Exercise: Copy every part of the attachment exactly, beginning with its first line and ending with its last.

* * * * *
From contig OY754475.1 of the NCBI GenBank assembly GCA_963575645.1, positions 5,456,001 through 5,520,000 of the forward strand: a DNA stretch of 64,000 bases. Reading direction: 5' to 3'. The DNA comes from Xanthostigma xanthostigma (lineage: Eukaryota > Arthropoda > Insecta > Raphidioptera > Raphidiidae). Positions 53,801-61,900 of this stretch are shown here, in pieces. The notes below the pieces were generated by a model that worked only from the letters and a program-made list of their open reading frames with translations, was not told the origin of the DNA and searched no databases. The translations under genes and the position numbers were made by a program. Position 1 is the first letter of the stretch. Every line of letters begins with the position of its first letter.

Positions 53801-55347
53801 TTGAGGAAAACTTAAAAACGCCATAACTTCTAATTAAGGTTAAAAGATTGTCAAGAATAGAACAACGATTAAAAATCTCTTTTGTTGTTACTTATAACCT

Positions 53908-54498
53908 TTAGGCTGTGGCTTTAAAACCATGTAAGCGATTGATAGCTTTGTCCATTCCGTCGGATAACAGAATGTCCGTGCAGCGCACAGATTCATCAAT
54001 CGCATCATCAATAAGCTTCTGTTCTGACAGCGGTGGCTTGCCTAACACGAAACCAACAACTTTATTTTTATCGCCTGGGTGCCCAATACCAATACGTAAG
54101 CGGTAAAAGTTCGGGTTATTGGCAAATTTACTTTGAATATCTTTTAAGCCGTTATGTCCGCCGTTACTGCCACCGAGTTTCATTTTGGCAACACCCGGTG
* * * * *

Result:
From contig OY754475.1 of the NCBI GenBank assembly GCA_963575645.1, positions 5,456,001 through 5,520,000 of the forward strand: a DNA stretch of 64,000 bases. Reading direction: 5' to 3'. The DNA comes from Xanthostigma xanthostigma (lineage: Eukaryota > Arthropoda > Insecta > Raphidioptera > Raphidiidae). Positions 53,801-61,900 of this stretch are shown here, in pieces. The notes below the pieces were generated by a model that worked only from the letters and a program-made list of their open reading frames with translations, was not told the origin of the DNA and searched no databases. The translations under genes and the position numbers were made by a program. Position 1 is the first letter of the stretch. Every line of letters begins with the position of its first letter.

Positions 53801-55347
53801 TTGAGGAAAACTTAAAAACGCCATAACTTCTAATTAAGGTTAAAAGATTGTCAAGAATAGAACAACGATTAAAAATCTCTTTTGTTGTTACTTATAACCT

Positions 53908-54498
53908 TTAGGCTGTGGCTTTAAAACCATGTAAGCGATTGATAGCTTTGTCCATTCCGTCGGATAACAGAATGTCCGTGCAGCGCACAGATTCATCAAT
54001 CGCATCATCAATAAGCTTCTGTTCTGACAGCGGTGGCTTGCCTAACACGAAACCAACAACTTTATTTTTATCGCCTGGGTGCCCAATACCAATACGTAAG
54101 CGGTAAAAGTTCGGGTTATTGGCAAATTTACTTTGAATATCTTTTAAGCCGTTATGTCCGCCGTTACTGCCACCGAGTTTCATTTTGGCAACACCCGGTG